Keeping the event on a steady beat were the fabulous musicians from Point Five, a Mineral Point band featuring Cheesemaker Andy Hatch on mandolin. Their Americana music was a perfect fit for an event celebrating an iconic American food.

Point Five band from Mineral Point. And yes, that's Cheesemaker Andy Hatch
from Uplands Cheese smiling at me while playing the mandolin.

For all of her efforts on Saturday, Best in Show winner Beth Crave won a super cool hand-made wooden chest that was actually a beer cooler with built in speakers. Fellow judge and Master Cheesemaker Chris Roelli told me he thought it would look great in his garage, but I have a feeling Beth is keeping it.


Here's a full list of winners from the 2016 Wisconsin Grilled Cheese Championship. Congratulations to all!

Amateur Classic (any type of bread,  real Wisconsin butter, and only one kind of real Wisconsin cheese. No additional ingredients)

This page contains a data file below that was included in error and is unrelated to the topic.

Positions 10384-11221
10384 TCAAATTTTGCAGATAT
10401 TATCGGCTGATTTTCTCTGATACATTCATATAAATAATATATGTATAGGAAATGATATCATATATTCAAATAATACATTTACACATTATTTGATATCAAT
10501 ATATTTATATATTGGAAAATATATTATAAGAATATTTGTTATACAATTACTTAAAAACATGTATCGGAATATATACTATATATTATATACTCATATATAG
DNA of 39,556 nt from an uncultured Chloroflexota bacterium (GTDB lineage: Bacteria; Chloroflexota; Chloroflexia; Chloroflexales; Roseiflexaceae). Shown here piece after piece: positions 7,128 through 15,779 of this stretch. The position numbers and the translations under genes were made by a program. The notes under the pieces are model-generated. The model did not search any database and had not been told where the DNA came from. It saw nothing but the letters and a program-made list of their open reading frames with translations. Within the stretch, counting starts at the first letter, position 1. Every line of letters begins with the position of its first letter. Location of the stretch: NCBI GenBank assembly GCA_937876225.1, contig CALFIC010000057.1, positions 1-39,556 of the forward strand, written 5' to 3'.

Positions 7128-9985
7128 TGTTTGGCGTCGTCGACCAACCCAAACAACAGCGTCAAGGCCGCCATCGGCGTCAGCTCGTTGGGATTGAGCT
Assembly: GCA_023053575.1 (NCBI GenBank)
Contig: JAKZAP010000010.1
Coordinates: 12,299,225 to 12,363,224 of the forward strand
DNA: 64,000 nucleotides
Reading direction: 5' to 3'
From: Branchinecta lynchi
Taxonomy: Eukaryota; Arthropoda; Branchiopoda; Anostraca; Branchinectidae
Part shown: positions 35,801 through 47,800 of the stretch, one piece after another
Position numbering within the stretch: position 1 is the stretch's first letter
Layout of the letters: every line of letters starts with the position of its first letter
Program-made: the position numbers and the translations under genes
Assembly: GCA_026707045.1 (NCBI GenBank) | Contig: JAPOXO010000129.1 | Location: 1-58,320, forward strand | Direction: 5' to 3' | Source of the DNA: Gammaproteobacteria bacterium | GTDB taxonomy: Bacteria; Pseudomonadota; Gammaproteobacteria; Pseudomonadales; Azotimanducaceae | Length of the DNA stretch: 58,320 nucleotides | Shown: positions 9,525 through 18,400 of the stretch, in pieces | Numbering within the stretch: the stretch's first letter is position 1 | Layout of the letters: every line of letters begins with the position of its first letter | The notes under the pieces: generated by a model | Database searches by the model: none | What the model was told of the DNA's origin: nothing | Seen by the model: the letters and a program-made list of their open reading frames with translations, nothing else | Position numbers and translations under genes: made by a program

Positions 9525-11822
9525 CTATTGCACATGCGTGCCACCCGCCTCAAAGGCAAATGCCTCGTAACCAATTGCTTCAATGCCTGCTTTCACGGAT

First Place: Ann Thompson, Dodgeville, WI
Second Place: William Koepcke, Verona, WI
Third Place: Matthew LaForest, Los Angeles, CA

Amateur Classic Plus One (a savory - as opposed to sweet - sandwich with any type of bread, a grilling aid that includes butter, margarine, or plain or flavored oils, only one kind of real Wisconsin cheese, plus one additional ingredient. The interior ingredients must be at least 60% cheese)

First Place: Brenda Plantino, Delavan, WI
Second Place: Roberta Jake, Elgin, IL
Third Place: Robert Pappas, WI

Amateur Classic Plus Extras (a savory - as opposed to sweet - sandwich with any type of bread, a grilling aid that includes butter, margarine, or plain or flavored oils, real Wisconsin cheese - multiple cheeses accepted - plus unlimited additional ingredients.  However, the interior ingredients must still be at least 60% cheese)

First Place: Shirley Ritter, Highland, WI
Second Place: Matthew LaForest, Los Angeles, CA
Third Place: Ann Thompson, Dodgeville, WI